On Thursday, February 26, 2009, the Federal Court of Appeal
reaffirmed the importance of "certainty and stability" in
the interpretation of bilateral income tax treaties with the
release of its decision in The Queen v. Prévost Car, Inc. The Federal
Court of Appeal unanimously upheld the lower court's decision
that a Dutch holding company was the "beneficial owner"
of dividends received from its Canadian subsidiary for purposes of
the tax treaty between Canada and the Netherlands.
Please click here for prior coverage of the lower court's
decision. In so doing, the Court refused to adopt the ambiguous
and flexible meaning of "beneficial owner" put forward by
the Canada Revenue Agency.
This is a significant victory, not only for the taxpayer in this
case, but for any multinational enterprise that requires certainty
and stability concerning the availability of reduced withholding
tax rates offered under bilateral income tax treaties regarding the
cross-border payment of interest, dividends and royalties. The
Federal Court of Appeal provides clear guidance on the
circumstances in which a foreign holding company will be respected
as the "beneficial owner" for treaty purposes and further
provides useful guidance concerning the relevance of the
commentaries produced by the Organisation for Economic Cooperation
and Development (the "OECD") in interpreting and applying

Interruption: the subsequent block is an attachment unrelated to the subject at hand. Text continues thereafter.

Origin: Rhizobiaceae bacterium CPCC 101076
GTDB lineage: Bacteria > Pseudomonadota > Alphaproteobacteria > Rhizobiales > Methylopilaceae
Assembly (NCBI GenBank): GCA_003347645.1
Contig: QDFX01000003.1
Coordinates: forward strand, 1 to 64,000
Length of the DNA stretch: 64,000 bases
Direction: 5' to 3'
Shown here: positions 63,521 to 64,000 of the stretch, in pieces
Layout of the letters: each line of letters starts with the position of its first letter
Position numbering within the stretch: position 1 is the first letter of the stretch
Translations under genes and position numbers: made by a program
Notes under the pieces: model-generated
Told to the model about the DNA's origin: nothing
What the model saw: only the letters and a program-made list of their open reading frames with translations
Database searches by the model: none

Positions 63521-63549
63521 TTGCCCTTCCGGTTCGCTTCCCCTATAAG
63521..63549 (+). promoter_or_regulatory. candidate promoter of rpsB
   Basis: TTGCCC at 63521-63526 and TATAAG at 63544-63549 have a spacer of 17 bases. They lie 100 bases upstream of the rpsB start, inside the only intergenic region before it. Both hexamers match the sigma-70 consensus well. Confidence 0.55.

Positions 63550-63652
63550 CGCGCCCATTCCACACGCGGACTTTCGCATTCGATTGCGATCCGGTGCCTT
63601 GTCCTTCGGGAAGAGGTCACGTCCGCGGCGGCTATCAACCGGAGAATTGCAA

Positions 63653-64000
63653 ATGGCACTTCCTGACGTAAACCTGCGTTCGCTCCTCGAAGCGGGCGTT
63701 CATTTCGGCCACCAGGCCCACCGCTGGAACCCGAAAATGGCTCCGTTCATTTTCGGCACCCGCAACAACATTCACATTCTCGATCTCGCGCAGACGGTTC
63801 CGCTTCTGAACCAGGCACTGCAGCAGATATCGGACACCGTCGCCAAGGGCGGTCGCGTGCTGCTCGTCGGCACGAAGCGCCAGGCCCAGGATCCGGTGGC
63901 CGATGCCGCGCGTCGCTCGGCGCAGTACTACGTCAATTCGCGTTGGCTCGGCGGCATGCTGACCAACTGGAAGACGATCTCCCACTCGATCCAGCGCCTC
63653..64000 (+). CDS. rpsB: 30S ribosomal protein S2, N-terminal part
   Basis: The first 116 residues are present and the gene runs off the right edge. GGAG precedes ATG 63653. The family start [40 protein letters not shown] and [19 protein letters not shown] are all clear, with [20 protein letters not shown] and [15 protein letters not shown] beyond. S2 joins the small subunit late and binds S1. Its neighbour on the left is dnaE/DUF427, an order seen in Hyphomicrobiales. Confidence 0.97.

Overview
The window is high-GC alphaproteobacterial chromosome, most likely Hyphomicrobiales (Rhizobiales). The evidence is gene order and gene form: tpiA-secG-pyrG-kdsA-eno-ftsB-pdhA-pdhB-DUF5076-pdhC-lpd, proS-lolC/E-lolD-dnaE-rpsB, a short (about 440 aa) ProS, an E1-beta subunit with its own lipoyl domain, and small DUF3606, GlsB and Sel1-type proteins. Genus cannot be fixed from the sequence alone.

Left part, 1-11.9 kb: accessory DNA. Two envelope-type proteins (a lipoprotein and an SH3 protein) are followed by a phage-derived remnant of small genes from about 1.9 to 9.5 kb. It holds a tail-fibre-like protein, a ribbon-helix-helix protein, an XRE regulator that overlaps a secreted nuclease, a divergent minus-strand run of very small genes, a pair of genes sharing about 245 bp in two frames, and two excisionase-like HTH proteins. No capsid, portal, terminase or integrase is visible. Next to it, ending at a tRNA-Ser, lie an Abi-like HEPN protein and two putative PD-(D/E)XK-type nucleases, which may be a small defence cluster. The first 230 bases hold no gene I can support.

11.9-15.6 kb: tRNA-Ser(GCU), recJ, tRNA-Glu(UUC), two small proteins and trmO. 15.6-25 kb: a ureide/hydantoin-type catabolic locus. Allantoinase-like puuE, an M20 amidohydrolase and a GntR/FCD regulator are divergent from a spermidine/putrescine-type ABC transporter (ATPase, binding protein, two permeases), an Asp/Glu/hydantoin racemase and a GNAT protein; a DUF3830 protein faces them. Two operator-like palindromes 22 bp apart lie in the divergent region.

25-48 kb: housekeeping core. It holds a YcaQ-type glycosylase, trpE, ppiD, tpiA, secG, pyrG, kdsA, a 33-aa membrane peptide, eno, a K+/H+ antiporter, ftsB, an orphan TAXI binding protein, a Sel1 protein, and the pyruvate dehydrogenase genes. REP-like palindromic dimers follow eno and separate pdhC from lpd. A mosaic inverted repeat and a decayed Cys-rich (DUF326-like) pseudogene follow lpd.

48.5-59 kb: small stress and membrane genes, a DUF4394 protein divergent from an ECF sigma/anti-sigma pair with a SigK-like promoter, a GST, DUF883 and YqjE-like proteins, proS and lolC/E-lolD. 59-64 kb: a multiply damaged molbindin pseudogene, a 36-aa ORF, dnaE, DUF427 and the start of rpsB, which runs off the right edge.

bilateral income tax treaties. As stated by the Court:
Counsel for the Crown has invited the Court to determine that
"beneficial owner", "beneficiaire effectif",
"mean the person who can, in fact, ultimately benefit from the
dividend". That proposed definition does not appear anywhere
in the OECD documents and the very use of the word "can"
opens up a myriad of possibilities which would jeopardize the
relative degree of certainty and stability that tax treaties seek
to achieve. The Crown, it seems to me, is asking the Court to adopt
a pejorative view of holding companies which neither Canadian
domestic law, the international community nor the Canadian
government through the process of objection, have adopted.
It is unclear at this time whether the Canada Revenue Agency
will seek leave to appeal this decision to the Supreme Court of
The taxpayer, Prévost Car Inc., a subsidiary of Volvo Bus
Corporation, was represented by Fraser Milner Casgrain LLP with a
team consisting of William I. Innes, Chia-yi Chua, and Matthew
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